1. Official state institutions, among which the Museum of Contemporary Art in Belgrade, and the Museum of Contemporary Art of Vojvodina in Novi Sad are the most important;

2. Independent artistic associations that function as non-governmental organizations, (with regard to exhibitions and production, this kind of model was the most important in the previous decade, when official cultural institutions, because of their ideological orientation, did not follow current and relevant art trends. Some examples of this are ex Center for Contemporary Art, Cinema Rex, and the Center for Cultural Decontamination. These institutions were founded during the 1990s and some are as recent as the Remont Association; the Center for New Media (Novi Sad);; Kontekst gallery; TKH: Walking Theory; Second Scene; O3one gallery; Prelom collective; Art Clinic; etc.);

3. Private artistic collections became more widespread only during the 2000s. Some of them collect only recent artistic practices, (Telenor collection), while others specialize in all of 20th century Serbian art, (including the most recent Vuji?i? collection). New trends are also the basis of private museums. Examples include the Macura Museum located between Belgrade and Novi Sad, and the Zepter Museum in Belgrade. Private initiatives and the creation of private cultural centers should also be mentioned here, including ITS-Z1 (International Test Site) in Ritopek (near Belgrade), founded by New York-Belgrade based artist Dragan Ili?,, and also Third Belgrade (under construction),founded by Belgrade based artist Selman Trtovac.

Dragomir Ugren, no title, acrylic, 2011. Leipzig. Photo by Luise Schroeder. Image courtesy of Dragomir Ugren.The Museum of Contemporary Art in Belgrade is one of the oldest and most important institutions for contemporary art in the country. It was founded in the 1960s. A crucial turn in the museum’s politics occurred in 2000, when Branislava An?elkovi?, a former director of the Center, became a director of the Museum. A new permanent exposition installed at that time constituted a break with the traditional, modernist, linear, and historicist interpretation and presentation of modern art, ushering in the incorporation of contextual and cultural interpretations. During the 2000s the museum realized important historizations of Serbian art in the 20th century through retrospectives of important artists such as Petar Dobrovi?, Ivan Tabakovi?, Petar Lubarda, Dušan Otaševi?, Bora Iljovski, Raša Todosijevi?, Neša Paripovi?. This included also conceptual art of the 1970s and artistic practices from the 1990s (On Normality: Art in Serbia 1989-2001 [2005]). The museum also restored international cooperations (Conversation[2001 ]; or The Last East European Show[2003]). Unfortunately Museum is closed at the moment because of reconstruction and it contributes to recent art activities through separate gallery named the Salon of Museum of Contemporary Art.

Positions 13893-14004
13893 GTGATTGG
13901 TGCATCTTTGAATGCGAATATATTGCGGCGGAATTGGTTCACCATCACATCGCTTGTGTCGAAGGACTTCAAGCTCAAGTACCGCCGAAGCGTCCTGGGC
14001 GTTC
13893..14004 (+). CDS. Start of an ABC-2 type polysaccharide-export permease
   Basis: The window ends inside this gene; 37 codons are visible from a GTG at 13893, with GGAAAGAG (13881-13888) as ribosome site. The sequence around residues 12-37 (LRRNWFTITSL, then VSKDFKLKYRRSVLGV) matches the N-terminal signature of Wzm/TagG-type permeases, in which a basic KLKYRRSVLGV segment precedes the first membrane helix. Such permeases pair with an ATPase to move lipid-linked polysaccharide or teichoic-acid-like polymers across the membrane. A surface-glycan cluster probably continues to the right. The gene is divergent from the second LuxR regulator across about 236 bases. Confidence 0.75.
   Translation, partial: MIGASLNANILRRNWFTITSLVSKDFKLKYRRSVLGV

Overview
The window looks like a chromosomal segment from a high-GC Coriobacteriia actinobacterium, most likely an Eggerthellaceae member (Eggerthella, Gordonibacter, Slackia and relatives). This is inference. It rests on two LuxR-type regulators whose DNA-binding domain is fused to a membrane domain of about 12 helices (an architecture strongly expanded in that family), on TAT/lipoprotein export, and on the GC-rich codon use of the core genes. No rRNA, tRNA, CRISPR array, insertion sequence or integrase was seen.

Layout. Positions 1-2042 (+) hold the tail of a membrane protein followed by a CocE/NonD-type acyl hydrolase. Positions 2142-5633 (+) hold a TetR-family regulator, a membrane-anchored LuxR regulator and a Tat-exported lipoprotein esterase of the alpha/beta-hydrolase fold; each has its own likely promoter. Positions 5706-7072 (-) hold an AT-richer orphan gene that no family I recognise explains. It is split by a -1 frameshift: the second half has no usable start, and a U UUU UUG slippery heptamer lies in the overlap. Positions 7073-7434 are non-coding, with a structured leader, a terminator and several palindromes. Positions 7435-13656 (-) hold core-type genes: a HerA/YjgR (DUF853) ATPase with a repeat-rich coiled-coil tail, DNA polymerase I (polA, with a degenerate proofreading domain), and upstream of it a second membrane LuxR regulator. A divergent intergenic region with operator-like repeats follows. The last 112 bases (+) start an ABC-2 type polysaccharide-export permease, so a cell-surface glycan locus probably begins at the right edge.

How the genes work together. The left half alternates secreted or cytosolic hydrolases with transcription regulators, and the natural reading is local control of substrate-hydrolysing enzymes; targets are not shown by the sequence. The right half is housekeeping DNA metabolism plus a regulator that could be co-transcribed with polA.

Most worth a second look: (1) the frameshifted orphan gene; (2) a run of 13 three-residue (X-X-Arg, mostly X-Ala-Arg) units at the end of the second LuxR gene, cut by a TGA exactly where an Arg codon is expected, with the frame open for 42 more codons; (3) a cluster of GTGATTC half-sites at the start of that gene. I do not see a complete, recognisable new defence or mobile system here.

The Museum of Contemporary Art of Vojvodina in Novi Sad emerged from a series of institutional changes and transformations, from being a simple gallery for the presentation of recent art in the northern province of Vojvodina to being a real museum, (the museum directors Dragomir Ugren and later Živko Grozdani? were responsible for those important changes). In the 2000s the Museum organized several important retrospective exhibitions of artists who were protagonists of the so-called New Artistic Practices in Vojvodina during the 1970s (Slavko Matkovi?, Balint Sombati, Vladimir Kopicl, the groups KôD, (? and Verbumprogram), presentations of private collections, and most importantly, historical surveys of 20th century art in Vojvodina, (Central European Aspects of the Avant-Gardes in Vojvodina, 1920-2000; European Contexts of Art in Vojvodina in the 20th Century).

<em>Remont</em>, No. 8, 2003, cover. Image courtesy of N. Dedić.Remont was founded as an independent artistic association in 1999, while the gallery was opened a year later. The Association was founded by a group of artists who were active in the local and international art scenes during the 1990s.Today the members of the curatorial team are Darka Radosavljevi?, Saša Janji?, Miroslav Kari? and Marija Radoš.